We meet Georgia Betts and her family, who are embarking on a renovation and home extension to a 1920s Arts & Crafts house in West Sussex. Follow the progress of this project with Georgia’s monthly blogs.
Sitting on a rug in our garden, with a cup of tea on a sunny afternoon, I’m reveling in the peace of the moment. Apple blossom carried on the wind flits through the air. I can hear the birds chirruping, breeze-rustled leaves and the squawk of the two pheasants who live behind the compost bins at the bottom of our garden. It’s the calm before the storm.
In three days time, our builders will arrive to embark on the six-month extension and renovation of our Arts & Crafts house.
By the end of the week, I will be making ten cups of tea, offering enough biscuits to keep a ground works team going and listening to t–he sound of our garage being demolished.
Foundation trenches will be excavated and a concrete truck will deliver 30 cubic metres of concrete to start our build.
We bought our house nine months ago, though we first saw it a year ago. Our renovation project has been a year in the planning, and I can hardly believe it’s about to start.
We live in a small village in West Sussex – having followed the well-trod path of working and living in London for a decade before escaping the concrete jungle to raise our children in the countryside. That was nearly six years ago and Oakview is our second house in the village.
We weren’t planning on moving. We’d just finished doing up our old house – five painstaking years of weekends devoted to DIY, taking annual leave to install a kitchen and painting skirting boards in the evenings while our toddler and baby slept.
But houses like Oakview don’t come up for sale often in our village. The moment we saw it, we knew we had to go for it.
Our new home is a detached house built in the 1920s in the Arts & Crafts style, on a well sized plot with a mature garden.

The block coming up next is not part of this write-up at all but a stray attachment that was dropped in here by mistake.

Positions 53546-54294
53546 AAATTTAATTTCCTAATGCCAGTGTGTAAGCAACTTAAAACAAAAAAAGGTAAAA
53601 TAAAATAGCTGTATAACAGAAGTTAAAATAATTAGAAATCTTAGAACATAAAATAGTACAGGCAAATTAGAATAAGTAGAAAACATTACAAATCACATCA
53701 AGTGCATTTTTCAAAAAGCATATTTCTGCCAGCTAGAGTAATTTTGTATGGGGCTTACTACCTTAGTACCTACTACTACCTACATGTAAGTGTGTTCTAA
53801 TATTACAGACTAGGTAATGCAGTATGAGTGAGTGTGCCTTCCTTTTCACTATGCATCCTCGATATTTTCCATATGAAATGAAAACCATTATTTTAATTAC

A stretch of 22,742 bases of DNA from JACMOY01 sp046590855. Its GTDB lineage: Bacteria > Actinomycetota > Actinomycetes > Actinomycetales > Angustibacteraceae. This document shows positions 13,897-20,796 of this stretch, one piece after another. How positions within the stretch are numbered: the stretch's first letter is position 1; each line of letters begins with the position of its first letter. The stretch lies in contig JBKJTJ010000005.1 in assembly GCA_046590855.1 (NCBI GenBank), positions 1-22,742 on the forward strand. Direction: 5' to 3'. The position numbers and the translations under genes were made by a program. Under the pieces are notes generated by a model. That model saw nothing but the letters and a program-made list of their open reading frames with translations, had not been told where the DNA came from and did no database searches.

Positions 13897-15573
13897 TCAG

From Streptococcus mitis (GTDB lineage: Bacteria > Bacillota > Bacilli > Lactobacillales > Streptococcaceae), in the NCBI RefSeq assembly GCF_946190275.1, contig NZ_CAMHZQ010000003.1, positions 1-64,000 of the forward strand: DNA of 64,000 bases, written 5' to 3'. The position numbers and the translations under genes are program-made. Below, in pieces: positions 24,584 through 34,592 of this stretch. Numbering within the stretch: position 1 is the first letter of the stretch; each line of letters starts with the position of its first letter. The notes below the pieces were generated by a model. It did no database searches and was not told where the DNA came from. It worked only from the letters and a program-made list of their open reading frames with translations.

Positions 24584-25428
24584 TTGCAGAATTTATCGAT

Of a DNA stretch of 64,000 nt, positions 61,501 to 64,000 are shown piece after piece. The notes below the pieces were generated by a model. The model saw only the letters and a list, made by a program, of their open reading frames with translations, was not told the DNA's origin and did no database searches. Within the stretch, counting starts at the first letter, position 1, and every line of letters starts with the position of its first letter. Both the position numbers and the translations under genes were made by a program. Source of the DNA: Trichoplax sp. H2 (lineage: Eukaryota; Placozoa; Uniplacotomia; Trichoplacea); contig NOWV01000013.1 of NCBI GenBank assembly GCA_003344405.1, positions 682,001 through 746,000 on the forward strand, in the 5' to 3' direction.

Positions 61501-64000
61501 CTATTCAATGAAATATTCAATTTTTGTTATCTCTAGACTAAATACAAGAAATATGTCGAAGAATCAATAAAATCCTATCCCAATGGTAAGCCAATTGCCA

After many iterations of plans and ideas, we’ve decided to add a double height side extension to replace the garage and workshop.
We are also going to renovate the existing house from top to bottom, including making some structural changes to open up the space.
We expect the project to take five months. Every single bit of the house needs work – actually, I tell a lie, the front door will be left untouched.
We’ll be keeping some of the original 1920s features in the house, such as the beautiful internal doors with original Bakelite handles, the wooden staircase handrail (worn velvet-smooth by a century of hands) and the sun-washed bay windows.
But we’ll also bring a modern design and aesthetic to the house. We envisioned open plan family spaces, a large black monolithic kitchen, grey framed aluminium windows and an overall sense of Scandi style.
Our budget is tight, so we’re going to have to be creative about our design. We’ll have to be innovative in terms of what materials we use (we’re already planning a super low cost handmade plywood kitchen), and we’re going to have to accept compromise (not something my husband is good at).